We are ready to release our first new flavors since we started Quinn Popcorn! We have a super scientific methodology for creating new flavors. We try everything we (and you) can think of. Some are just okay. Other’s become staples at QP warehouse. That’s pretty much it. A big part of the year we spent getting Quinn Popcorn off the ground was spent testing flavors. We were so sure peanut butter & honey was going to be great, but it never got there. That happened a lot. Parmesan & Rosemary, Vermont Maple & Sea Salt, and Lemon & Sea Salt are awesome. If they sucked we wouldn’t still be here. They are still staples at QP HQ. We’ve eaten an unnatural amount of Parmesan & Rosemary popcorn. Our newest flavors came about in the same informal what-sticks-around matter. Hickory Smoked…
When we started Quinn Popcorn we had no food industry knowledge. It was just the two of us, newborn Quinn, and an idea. Our lack of experience didn’t really worry us because we assumed that we would just learn as we went. That’s not exactly how it happened. The food industry is full of complexities and pitfalls. The industry is run by giants. Little fish like us need to be so careful. One egregious term in a distributor’s contract could cost a fortune. The food industry, however, has one incredible balancing force. The people are amazing. We receive priceless advice just about every day. Without our food friends we would be long gone by now. The teams at Little Duck Organics, Evol Burritos, Justin’s Nut Butter, Taza Chocolate, and other’s have helped us with everything from long term growth strategy to the…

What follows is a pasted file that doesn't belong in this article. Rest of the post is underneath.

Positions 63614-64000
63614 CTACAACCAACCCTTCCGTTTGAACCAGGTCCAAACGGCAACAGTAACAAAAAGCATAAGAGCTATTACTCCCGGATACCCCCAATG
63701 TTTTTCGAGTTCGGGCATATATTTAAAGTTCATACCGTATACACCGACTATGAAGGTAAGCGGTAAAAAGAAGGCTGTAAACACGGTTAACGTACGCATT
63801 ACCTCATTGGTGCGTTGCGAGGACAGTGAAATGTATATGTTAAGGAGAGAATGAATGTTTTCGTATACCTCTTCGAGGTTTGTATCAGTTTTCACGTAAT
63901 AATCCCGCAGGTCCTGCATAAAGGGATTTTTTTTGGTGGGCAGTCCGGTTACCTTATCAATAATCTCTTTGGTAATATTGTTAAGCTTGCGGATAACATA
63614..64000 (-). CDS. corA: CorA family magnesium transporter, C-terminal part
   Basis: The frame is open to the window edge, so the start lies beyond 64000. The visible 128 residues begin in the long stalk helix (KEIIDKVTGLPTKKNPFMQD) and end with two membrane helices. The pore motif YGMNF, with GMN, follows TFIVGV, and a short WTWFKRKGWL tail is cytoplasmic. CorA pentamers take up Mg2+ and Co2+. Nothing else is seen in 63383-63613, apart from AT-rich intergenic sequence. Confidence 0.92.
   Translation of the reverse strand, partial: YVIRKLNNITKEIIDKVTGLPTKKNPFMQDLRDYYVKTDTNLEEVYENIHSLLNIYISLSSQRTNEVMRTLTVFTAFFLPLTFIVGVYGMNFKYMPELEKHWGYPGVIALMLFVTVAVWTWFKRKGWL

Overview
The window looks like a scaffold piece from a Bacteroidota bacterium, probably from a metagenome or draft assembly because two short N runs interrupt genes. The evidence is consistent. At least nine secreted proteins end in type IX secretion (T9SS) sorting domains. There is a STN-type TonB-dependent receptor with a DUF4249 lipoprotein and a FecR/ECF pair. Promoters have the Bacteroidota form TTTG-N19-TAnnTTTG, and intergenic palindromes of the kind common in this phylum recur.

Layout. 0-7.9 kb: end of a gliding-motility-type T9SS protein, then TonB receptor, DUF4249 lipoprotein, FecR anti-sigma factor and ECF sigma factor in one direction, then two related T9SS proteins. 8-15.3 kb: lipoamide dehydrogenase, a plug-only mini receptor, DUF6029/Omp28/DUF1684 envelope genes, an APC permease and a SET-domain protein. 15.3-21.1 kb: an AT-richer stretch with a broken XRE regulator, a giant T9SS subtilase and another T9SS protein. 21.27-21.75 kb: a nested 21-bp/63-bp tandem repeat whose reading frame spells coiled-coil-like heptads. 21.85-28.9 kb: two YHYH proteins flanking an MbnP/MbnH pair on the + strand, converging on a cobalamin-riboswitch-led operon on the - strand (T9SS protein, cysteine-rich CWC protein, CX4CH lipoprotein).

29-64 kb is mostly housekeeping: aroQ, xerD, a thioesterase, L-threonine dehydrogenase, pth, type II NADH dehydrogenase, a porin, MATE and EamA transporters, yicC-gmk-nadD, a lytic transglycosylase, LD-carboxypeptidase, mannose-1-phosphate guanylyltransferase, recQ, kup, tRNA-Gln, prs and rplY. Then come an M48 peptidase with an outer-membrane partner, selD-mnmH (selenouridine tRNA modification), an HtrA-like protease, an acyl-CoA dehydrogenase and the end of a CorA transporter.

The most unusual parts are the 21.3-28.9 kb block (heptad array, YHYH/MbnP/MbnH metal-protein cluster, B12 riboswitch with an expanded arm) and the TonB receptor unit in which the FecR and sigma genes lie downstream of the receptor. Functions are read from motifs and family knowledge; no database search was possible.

We have new business cards. Is this a big deal? Nope. But we did it our way, and I think it’s pretty cool. It took us well over a year to get our first business cards. We had too much on our plate, and we wanted to feel like Quinn Popcorn was the real deal first. These cards were printed on recycled paperboard with a white husk. We were so excited we wrote a post about them. With new QP team members we needed more, and at a buck a card they simply cost too much. I’m detail nut, so Vista Print or other budget printers weren’t an option. We were stuck. Then Kristy got an idea. Every time we run a batch of our popcorn we end up with some leftover boxes. Because we are terrible at throwing anything away…